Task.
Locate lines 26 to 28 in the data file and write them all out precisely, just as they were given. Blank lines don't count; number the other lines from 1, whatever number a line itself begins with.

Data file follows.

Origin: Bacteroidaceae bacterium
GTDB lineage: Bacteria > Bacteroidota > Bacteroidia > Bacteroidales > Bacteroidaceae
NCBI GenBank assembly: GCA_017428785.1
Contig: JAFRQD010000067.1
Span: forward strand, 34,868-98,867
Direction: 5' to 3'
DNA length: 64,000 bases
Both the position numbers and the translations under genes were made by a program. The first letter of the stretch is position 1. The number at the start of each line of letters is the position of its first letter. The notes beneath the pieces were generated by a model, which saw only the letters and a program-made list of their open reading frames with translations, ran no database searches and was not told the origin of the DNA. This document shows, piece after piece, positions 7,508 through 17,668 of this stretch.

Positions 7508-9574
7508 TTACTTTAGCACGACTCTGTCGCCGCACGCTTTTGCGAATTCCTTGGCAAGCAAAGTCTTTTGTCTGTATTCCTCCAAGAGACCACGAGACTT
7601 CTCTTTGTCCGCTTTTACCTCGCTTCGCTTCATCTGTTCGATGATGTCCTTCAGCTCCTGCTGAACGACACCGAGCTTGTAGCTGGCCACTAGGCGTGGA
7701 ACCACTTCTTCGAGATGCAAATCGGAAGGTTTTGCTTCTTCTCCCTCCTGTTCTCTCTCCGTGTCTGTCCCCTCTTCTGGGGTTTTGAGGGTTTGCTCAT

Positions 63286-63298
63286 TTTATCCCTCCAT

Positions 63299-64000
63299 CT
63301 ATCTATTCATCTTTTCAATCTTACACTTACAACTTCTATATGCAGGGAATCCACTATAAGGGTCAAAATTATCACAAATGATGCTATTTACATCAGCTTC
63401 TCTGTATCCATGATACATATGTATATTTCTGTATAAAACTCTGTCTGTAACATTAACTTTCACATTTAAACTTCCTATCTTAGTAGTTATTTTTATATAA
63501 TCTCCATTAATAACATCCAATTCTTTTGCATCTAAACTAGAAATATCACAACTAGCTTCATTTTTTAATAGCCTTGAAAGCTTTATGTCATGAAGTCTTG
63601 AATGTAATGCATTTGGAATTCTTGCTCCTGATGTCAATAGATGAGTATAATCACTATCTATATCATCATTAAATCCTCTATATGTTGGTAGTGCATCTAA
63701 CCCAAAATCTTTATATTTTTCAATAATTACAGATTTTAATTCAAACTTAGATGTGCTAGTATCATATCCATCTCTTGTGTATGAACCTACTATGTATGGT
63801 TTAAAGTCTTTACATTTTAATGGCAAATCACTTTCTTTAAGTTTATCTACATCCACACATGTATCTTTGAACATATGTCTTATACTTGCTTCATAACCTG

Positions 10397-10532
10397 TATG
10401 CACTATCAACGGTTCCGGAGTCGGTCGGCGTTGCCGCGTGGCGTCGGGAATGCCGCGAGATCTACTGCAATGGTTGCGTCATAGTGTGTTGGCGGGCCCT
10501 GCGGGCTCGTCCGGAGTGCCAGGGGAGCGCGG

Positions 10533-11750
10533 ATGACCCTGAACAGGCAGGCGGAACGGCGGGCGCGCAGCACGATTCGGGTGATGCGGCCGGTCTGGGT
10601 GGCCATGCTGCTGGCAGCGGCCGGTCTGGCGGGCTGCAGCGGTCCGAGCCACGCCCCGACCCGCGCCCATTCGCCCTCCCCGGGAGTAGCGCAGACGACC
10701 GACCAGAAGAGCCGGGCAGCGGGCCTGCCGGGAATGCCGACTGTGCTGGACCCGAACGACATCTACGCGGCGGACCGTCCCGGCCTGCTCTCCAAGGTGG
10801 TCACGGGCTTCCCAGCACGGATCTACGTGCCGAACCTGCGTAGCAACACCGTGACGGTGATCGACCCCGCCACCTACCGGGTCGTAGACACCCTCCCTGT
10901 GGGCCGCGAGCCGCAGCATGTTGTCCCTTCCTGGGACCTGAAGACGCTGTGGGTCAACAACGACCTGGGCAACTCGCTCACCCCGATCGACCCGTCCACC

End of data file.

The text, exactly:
10501 GCGGGCTCGTCCGGAGTGCCAGGGGAGCGCGG

Positions 10533-11750
10533 ATGACCCTGAACAGGCAGGCGGAACGGCGGGCGCGCAGCACGATTCGGGTGATGCGGCCGGTCTGGGT